A narrowly divided Supreme Court said Tuesday that federal authorities have broad powers to detain indefinitely and without a bond hearing legal immigrants who have completed their punishment for certain crimes that make them eligible for deportation.
It does not matter whether authorities pick up such noncitizens years after they have been released from criminal custody, Justice Samuel A. Alito Jr. wrote for the majority in the 5-to-4 decision. Federal law mandates detention for certain immigrants while awaiting deportation proceedings.
“As we have held time and again, an official’s crucial duties are better carried out late than never,” wrote Alito, joined in the outcome by his fellow conservatives.
While the Obama administration held the same view of the law, it has become more important for the Trump administration, which has stepped up deportation enforcement and complained that policies of “sanctuary cities” hinder its ability to learn of the release of those whose crimes make them deportable.
As is often the case, the justices were debating what lower courts have found to be ambiguous wording in a federal statute. It says the attorney general “shall take into custody any alien” who has committed certain offenses “when the alien is released” from state or local custody.
The U.S. Court of Appeals for the 9th Circuit said that meant immediately upon release from custody. Other courts have said that is impractical, and that “when” means when the government learns of the person’s release, even if it is years later.
Alito said the plaintiffs’ claims that “they are owed bond hearings in which they can earn their release by proving that they pose no flight risk and no danger to others” is not supported by the statute’s text or structure.
“In fact, both cut the other way,” he wrote, joined in the outcome by Chief Justice John G. Roberts Jr. and Justices Clarence Thomas, Neil M. Gorsuch and Brett M. Kavanaugh.
Justice Stephen G. Breyer wrote for the court’s dissenting liberals and underlined his disagreement by reading part of his opinion from the bench.
“In deciphering the intent of the Congress that wrote this statute, we must decide — in the face of what is, at worst, linguistic ambiguity — whether Congress intended that persons who have long since paid their debt to society would be deprived of their liberty for months or years without the possibility of bail,” Breyer wrote.
“We cannot decide that question without bearing in mind basic American legal values: the Government’s duty not to deprive any ‘person’ of ‘liberty’ without ‘due process of law.’ ”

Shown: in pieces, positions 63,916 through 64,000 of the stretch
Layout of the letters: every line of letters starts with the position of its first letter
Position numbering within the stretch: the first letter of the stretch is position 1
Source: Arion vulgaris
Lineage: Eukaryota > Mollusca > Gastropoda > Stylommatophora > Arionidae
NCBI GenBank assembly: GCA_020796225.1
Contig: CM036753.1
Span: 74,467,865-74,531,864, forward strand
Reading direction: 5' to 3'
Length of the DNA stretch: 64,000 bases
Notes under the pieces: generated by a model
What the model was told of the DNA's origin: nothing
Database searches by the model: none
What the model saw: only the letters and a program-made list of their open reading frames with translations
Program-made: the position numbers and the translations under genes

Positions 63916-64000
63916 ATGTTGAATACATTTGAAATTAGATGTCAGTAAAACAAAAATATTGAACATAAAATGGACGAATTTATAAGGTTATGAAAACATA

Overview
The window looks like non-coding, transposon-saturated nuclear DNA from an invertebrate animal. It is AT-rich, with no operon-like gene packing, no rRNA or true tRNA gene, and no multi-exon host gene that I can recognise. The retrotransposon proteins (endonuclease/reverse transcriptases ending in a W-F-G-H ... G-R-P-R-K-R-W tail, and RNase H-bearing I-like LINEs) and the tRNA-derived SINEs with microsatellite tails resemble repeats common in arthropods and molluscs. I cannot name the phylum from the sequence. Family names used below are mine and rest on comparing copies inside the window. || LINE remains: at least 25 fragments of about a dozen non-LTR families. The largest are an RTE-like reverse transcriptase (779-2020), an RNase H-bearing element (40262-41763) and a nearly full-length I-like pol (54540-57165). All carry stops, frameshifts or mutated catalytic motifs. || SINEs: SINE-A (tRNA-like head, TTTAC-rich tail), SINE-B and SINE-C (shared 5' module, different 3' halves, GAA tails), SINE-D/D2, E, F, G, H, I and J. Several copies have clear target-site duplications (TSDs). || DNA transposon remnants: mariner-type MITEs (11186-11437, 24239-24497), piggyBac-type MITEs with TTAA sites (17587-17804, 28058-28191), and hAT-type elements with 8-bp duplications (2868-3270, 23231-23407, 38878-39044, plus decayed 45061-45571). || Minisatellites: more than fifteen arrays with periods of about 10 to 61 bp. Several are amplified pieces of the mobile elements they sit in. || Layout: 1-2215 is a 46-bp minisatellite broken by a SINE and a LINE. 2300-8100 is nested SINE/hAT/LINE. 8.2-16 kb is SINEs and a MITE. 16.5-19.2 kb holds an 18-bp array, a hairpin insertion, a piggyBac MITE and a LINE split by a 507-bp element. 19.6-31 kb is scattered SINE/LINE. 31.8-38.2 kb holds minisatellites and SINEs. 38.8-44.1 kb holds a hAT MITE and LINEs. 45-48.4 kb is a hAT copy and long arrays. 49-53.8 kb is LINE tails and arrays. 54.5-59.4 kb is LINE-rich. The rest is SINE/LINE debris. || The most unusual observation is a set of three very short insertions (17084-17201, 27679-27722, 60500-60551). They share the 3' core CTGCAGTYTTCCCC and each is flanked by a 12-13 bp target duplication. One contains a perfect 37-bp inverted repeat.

Breyer was joined by Justices Ruth Bader Ginsburg, Sonia Sotomayor and Elena Kagan.
Alito allowed that there could be constitutional issues with the law but that the plaintiffs in the case had not raised them.
The 9th Circuit case involved two people in unrelated cases.
Mony Preap was born in a refugee camp after his parents fled Cambodia, and he has lived legally in the United States since 1981. He was convicted in 2006 of marijuana possession but was not picked up by federal authorities after he was sentenced to time served.
In 2013, he served another criminal sentence for battery, a charge that is not a deportable offense. He was detained for months but was released and no longer faces deportation.
Bassam Yusuf Khoury has been a lawful permanent resident of the United States since 1976. In 2011, he was released after serving a 30-day sentence for a drug charge. Nearly two years later, federal authorities picked him up for deportation and he was detained for more than six months before a judge said he could be released.
But Alito said it would be impossible to hold federal authorities to a standard that said someone must be picked up the day he is released from criminal custody.
“State and local officials sometimes rebuff the Government’s request that they give notice when a criminal alien will be released,” Alito wrote. Citing government data, he added, “Indeed, over a span of less than three years (from January 2014 to September 2016), the Government recorded a total of 21,205 declined requests in 567 counties in 48 states including the District of Columbia.”
Kavanaugh wrote separately to emphasize the decision’s “narrowness.”
“The issue before us is entirely statutory and requires our interpretation of the strict 1996 illegal-immigration law passed by Congress and signed by President Clinton,” he wrote.
Breyer seemed to take exception to that.
“These aliens may . . . be detained for months, sometimes years, without the possibility of release; they may have been convicted of only minor crimes — for example, minor drug offenses, or crimes of ‘moral turpitude’ such as illegally downloading music or possessing stolen bus transfers; and they sometimes may be innocent spouses or children of a suspect person,” Breyer wrote.
“These are not mere hypotheticals,” he wrote. “Thus, in terms of potential consequences and basic American legal traditions, the question before us is not a ‘narrow’ one.”
American Civil Liberties Union Deputy Legal Director Cecillia Wang, who argued the case at the Supreme Court, said the case was reminiscent of one last term in which the court limited the ability of immigrants to object to their detention.
“For two terms in a row now, the Supreme Court has endorsed the most extreme interpretation of immigration detention statutes, allowing mass incarceration of people without any hearing, simply because they are defending themselves against a deportation charge,” Wang said in a statement. “We will continue to fight the gross overuse of detention in the immigration system.”
The case is Nielsen v. Preap.